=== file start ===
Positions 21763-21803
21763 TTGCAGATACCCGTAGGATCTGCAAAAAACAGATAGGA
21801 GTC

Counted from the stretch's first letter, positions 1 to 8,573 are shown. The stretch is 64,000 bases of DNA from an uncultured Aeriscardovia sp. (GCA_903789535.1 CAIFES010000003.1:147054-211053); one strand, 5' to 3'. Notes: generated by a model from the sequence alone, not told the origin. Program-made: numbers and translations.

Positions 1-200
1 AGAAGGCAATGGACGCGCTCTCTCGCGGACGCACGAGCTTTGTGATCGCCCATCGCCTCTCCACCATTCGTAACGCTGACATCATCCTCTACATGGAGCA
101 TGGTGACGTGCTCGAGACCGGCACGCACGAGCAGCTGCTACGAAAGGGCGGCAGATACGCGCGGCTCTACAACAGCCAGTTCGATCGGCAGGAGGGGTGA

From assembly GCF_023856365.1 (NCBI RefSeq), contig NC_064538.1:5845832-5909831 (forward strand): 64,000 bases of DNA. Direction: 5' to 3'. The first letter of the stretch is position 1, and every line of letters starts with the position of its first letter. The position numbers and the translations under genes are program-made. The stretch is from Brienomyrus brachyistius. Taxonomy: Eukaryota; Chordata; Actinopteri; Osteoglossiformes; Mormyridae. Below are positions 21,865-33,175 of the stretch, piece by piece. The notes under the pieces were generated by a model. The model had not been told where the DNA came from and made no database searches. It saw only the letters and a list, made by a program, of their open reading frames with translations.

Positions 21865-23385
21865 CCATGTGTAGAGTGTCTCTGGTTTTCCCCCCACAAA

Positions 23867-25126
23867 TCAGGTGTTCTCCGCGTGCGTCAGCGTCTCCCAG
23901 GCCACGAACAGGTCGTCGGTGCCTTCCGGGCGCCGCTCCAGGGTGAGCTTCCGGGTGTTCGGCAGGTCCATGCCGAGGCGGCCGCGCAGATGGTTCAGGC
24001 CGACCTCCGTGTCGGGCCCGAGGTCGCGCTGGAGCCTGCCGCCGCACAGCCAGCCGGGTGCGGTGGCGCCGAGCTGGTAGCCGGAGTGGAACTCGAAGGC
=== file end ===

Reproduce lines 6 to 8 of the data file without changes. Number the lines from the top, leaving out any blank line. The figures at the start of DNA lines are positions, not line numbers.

1 AGAAGGCAATGGACGCGCTCTCTCGCGGACGCACGAGCTTTGTGATCGCCCATCGCCTCTCCACCATTCGTAACGCTGACATCATCCTCTACATGGAGCA
101 TGGTGACGTGCTCGAGACCGGCACGCACGAGCAGCTGCTACGAAAGGGCGGCAGATACGCGCGGCTCTACAACAGCCAGTTCGATCGGCAGGAGGGGTGA

From assembly GCF_023856365.1 (NCBI RefSeq), contig NC_064538.1:5845832-5909831 (forward strand): 64,000 bases of DNA. Direction: 5' to 3'. The first letter of the stretch is position 1, and every line of letters starts with the position of its first letter. The position numbers and the translations under genes are program-made. The stretch is from Brienomyrus brachyistius. Taxonomy: Eukaryota; Chordata; Actinopteri; Osteoglossiformes; Mormyridae. Below are positions 21,865-33,175 of the stretch, piece by piece. The notes under the pieces were generated by a model. The model had not been told where the DNA came from and made no database searches. It saw only the letters and a list, made by a program, of their open reading frames with translations.